Positive role model plays essential role in prison ministry
"JESUS IS LOCKED up in prison with us." Those words by one of the inmates at Stony Mountain Institution have remained with Larry Wilson, an on-site chaplain at the Manitoba federal prison. He had asked the inmates what prison would be like without chaplains. "The immediate word was ‘dark,’" he says. "Guys are coming to the chapel because they find light, they find peace, they find quiet, they find hope."
Wilson’s appointment as a chaplain at Stony Mountain is significant. About 65 per cent of the prison’s approximately 850 inmates are Indigenous. Wilson is from Peguis First Nation (north of Winnipeg), meaning he shares a deep connection with over half the inmates. Despite the fact Indigenous people are over-represented in Canadian institutions, Wilson says there are few, if any, Indigenous chaplains at other institutions across Canada. "Those guys need to see First Nations Christians, chaplains and leaders. They need to see First Nations who follow Christ, so they can believe that they can too."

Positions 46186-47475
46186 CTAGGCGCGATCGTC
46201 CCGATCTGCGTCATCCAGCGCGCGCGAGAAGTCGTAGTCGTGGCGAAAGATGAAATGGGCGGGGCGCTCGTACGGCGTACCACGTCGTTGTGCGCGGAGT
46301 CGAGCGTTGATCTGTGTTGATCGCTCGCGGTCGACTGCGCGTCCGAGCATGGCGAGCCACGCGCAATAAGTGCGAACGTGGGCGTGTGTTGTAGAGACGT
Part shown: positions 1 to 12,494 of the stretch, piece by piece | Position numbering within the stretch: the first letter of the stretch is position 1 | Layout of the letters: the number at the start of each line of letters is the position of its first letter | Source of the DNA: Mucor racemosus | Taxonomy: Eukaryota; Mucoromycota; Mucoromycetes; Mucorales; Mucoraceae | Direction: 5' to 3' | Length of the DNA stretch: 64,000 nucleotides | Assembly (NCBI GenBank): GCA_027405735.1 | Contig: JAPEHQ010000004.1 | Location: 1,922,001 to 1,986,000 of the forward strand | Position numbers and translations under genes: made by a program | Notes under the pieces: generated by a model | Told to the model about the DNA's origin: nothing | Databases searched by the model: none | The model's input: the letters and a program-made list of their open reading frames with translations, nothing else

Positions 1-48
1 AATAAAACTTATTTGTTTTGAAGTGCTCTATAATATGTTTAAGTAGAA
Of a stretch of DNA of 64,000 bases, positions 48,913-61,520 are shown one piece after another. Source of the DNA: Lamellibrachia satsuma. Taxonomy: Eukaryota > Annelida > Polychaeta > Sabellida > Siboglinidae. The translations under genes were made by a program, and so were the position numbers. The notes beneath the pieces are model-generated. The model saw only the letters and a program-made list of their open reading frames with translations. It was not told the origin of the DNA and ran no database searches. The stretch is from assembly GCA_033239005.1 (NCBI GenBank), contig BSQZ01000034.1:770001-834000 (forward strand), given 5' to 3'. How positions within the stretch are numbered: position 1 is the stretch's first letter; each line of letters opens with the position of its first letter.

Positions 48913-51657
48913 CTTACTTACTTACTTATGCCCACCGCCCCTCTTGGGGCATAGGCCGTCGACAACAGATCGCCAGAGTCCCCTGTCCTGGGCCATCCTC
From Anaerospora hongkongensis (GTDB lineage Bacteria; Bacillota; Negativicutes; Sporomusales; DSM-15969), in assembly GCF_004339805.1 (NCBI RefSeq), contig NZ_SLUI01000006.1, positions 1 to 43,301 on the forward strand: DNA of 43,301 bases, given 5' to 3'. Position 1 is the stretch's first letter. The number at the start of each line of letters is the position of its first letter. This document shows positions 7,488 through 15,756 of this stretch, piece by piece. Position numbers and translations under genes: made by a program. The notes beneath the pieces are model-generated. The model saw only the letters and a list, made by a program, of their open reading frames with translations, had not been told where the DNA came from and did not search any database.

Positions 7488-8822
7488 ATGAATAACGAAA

First Nations people have deeply relational mindsets which shape how they make decisions and interact as a society, says Wilson. He recalls being filled with joy as he read the job description for the role, and decided it was worth leaving his semiretirement for.
As part of his previous position as regional representative for Prison Fellowship Canada, Wilson had already been volunteering regularly at Stony Mountain leading a Bible study called Malachi Dads. As a chaplain Wilson continues to teach that study focused on offering the inmates a biblical worldview.
On a day-to-day basis, Wilson runs recovery programs, offers discipleship, helps host Sunday evening services and provides support to the prison staff. He meets with inmates one on one, up to about 175 men monthly.
Prison provides an opening to know Christ that some inmates might never have seriously considered outside those walls, says Wilson.